Smuggling Finches, No Really

Fascinating NYTimes report on the illegal trade in finches. Yep, we’re talking about the small bird. Apparently, there’s a whole gambling subculture around the tiny birds, a subculture that I could totally get behind if the birds weren’t being brought in via hair curlers turned into bird tubes. People bet on the birds’ singing prowess, chirps, and other birdie behaviors. Probably not on how much they dance for you or flirt with the ladies, which are most of Constance’s, our green cheek conure, behaviors.

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Meditations on Being Sick After the Fact

I was sick last week. Sick enough that I missed a whole week of work–cold that became an infection behind my ears and then some blood pressure issue with the cold medicine and me not doubling my water intake making it all so much worse. I’m definitely better now, but it got me thinking how privileged I am and thankful. I’m rarely sick or sick enough to miss work. I’ve definitely worked through sinus infections and with a cough that wouldn’t budge. But I also have a healthy constitution and don’t often get sick. I have over a semester of sick leave, and being out last week barely made a dent in it. I’m so grateful we can bank sick leave.

My department head never once asked when I was coming back, even if it was the last week of classes. She only cared that I was feeling better. My students were so kind about rolling with me being out and everything being discombobulated. They apparently asked friends and my department head how I was doing. They were genuinely concerned about my well being. One student’s husband wanted to make me soup. My friends here and elsewhere kept checking on me. I didn’t allow anyone to bring things because I didn’t want anyone else to get my cold; Jason and I got it at the same time, so I was definitely contagious at one point. Of course, long distance colding as a couple sucks but Jason kept face timing me so he could see I was okay. He knows I have a tendency to downplay how bad I feel. Well, until I can’t.

I’m thankful for my PerPo collaborators who were gracious as I was definitely not fully present on a phone call as we worked on finishing the introduction to a cluster of essays we’re writing.

I’m also thankful to live in a world where my health insurance paid for most of a doctor’s visit and the antibiotics, both together for less than $50.

Commonplace: Gerard Manley Hopkins, “Pied Beauty”

Glory be to God for dappled things—

For skies of couple-colour as a brinded cow;

For rose-moles all in stipple upon trout that swim;

Fresh-firecoal chestnut-falls; finches’ wings;

Landscape plotted and pieced—fold, fallow, and plough;

And all trades, their gear and tackle and trim.

All things counter, original, spare, strange;

Whatever is fickle, freckled (who knows how?)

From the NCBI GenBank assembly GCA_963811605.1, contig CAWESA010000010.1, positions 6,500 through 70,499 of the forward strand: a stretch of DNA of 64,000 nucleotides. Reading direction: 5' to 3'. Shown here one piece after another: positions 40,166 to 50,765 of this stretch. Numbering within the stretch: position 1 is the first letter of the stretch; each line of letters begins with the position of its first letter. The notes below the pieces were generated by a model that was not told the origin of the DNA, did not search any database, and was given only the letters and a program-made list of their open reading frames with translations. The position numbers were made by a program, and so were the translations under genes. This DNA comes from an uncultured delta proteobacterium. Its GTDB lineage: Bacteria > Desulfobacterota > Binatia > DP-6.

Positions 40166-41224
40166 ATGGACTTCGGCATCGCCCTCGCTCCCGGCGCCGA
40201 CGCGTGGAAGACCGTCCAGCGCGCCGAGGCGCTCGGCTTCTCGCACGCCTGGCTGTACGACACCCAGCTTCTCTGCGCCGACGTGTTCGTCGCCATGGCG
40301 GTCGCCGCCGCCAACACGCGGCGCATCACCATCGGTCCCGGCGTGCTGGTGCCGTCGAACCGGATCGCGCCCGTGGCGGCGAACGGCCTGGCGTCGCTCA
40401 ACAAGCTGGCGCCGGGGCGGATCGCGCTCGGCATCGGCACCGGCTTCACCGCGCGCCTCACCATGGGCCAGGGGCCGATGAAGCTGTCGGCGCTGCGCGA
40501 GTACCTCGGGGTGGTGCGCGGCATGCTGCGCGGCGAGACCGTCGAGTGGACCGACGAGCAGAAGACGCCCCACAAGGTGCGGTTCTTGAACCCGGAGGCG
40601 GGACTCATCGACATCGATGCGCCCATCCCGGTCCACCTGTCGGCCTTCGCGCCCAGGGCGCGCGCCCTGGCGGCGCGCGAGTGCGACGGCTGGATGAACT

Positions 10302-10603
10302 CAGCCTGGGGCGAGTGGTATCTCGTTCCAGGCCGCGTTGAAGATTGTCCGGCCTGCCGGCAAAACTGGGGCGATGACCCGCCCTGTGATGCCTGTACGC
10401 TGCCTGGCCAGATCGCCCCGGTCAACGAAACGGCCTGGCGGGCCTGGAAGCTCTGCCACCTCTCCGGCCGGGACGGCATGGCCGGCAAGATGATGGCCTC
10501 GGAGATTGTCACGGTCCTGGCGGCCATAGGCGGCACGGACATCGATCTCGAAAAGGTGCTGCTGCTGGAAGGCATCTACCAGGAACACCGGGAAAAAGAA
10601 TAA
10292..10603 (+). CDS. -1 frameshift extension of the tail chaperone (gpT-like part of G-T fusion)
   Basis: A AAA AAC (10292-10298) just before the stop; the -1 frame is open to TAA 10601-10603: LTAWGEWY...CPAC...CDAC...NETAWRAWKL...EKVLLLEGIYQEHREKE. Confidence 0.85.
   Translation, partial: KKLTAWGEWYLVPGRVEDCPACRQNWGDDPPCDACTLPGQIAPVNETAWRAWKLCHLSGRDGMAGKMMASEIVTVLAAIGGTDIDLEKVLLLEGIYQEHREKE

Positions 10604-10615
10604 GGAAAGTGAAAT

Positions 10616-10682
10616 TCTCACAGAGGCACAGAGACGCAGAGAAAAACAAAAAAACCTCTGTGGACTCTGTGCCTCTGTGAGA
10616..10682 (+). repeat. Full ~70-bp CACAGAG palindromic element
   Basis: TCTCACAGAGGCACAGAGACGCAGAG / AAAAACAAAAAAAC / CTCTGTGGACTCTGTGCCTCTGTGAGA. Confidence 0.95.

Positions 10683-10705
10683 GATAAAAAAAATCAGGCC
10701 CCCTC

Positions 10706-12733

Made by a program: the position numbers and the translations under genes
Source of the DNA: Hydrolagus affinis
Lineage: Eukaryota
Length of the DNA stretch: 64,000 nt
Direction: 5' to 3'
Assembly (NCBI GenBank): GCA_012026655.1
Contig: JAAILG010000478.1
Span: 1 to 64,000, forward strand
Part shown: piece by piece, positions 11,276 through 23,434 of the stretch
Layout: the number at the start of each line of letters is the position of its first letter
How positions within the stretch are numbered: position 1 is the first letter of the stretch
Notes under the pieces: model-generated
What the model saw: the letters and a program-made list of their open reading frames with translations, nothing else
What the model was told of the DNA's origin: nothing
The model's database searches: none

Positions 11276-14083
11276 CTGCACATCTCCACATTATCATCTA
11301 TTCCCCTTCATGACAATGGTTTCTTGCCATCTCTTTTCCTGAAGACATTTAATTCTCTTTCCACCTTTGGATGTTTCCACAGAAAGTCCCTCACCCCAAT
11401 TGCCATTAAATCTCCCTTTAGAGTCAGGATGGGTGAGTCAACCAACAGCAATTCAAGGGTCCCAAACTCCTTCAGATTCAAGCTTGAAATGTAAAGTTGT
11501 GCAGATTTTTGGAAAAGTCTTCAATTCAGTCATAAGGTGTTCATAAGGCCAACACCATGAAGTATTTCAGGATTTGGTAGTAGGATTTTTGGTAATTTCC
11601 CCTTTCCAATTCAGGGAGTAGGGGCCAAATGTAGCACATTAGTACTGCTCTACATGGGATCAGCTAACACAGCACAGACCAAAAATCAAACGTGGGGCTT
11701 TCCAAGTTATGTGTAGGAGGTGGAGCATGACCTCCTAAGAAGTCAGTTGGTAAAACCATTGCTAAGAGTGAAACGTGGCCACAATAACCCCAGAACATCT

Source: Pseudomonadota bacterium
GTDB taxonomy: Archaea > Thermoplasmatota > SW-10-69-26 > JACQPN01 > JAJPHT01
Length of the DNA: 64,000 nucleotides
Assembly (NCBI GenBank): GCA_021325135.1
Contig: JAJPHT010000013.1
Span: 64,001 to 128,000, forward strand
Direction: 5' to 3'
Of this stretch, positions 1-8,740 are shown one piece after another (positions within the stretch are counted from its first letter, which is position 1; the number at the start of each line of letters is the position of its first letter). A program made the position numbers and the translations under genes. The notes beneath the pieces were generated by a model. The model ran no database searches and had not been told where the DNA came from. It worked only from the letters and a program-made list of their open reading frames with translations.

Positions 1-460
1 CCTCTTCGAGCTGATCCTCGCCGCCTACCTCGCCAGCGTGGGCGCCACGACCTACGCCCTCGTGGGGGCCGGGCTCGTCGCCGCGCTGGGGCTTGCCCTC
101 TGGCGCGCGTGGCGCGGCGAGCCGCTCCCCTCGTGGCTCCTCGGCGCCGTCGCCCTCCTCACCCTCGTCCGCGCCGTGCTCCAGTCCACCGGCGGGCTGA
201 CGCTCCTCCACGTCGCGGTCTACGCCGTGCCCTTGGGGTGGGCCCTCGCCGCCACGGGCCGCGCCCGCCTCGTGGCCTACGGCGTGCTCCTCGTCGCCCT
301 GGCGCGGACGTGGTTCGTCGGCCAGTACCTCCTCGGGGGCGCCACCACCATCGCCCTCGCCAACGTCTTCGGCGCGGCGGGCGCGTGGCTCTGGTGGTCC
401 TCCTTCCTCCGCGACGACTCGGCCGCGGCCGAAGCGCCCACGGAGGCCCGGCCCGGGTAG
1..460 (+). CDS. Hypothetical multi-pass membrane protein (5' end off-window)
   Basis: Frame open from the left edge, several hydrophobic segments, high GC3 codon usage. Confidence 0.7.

With swift, slow; sweet, sour; adazzle, dim;

He fathers-forth whose beauty is past change:

Praise Him.

~ Gerard Manley Hopkins, “Pied Beauty”

Commonplace: Carol Ann Duffy, “The Wound in Time”

It is the wound in Time. The century’s tides, 
chanting their bitter psalms, cannot heal it. 
Not the war to end all wars; death’s birthing place; 
the earth nursing its ticking metal eggs, hatching 
new carnage. But how could you know, brave 
as belief as you boarded the boats, singing? 
The end of God in the poisonous, shrapneled air. 
Poetry gargling its own blood. We sense it was love 
you gave your world for; the town squares silent, 
awaiting their cenotaphs. What happened next? 
War. And after that? War. And now? War. War. 
History might as well be water, chastising this shore; 
for we learn nothing from your endless sacrifice. 
Your faces drowning in the pages of the sea. 

~ Carol Ann Duffey, “The Wound in Time,” 2018, commissioned to commemorate the end of the First World War. Duffey is the current poet laureate of the U.K.

Commonplace: Margaret Postgate Cole, “Afterwards”

Oh, my beloved, shall you and I
Ever be young again, be young again?
The people that were resigned said to me
—Peace will come and you will lie
Under the larches up in Sheer,
Sleeping,
And eating strawberries and cream and cakes—
   O cakes, O cakes, O cakes, from Fuller’s!
And, quite forgetting there’s a train to town,
Plotting in an afternoon the new curves for the world.
And peace came. And lying in Sheer
I look round at the corpses of the larches
Whom they slew to make pit-props
For mining the coal for the great armies.
And think, a pit-prop cannot move in the wind,
Nor have red manes hanging in spring from its branches,
And sap making the warm air sweet.
Though you planted it out on the hill again it would be dead.
And if these years have made you into a pit-prop,
To carry the twisting galleries of the world’s reconstruction
(Where you may thank God, I suppose
That they set you the sole stay of a nasty corner)
What use is it to you? What use
To have your body lying here
In Sheer, underneath the larches?
~Margaret Postgate Cole, “Afterwards,” 1918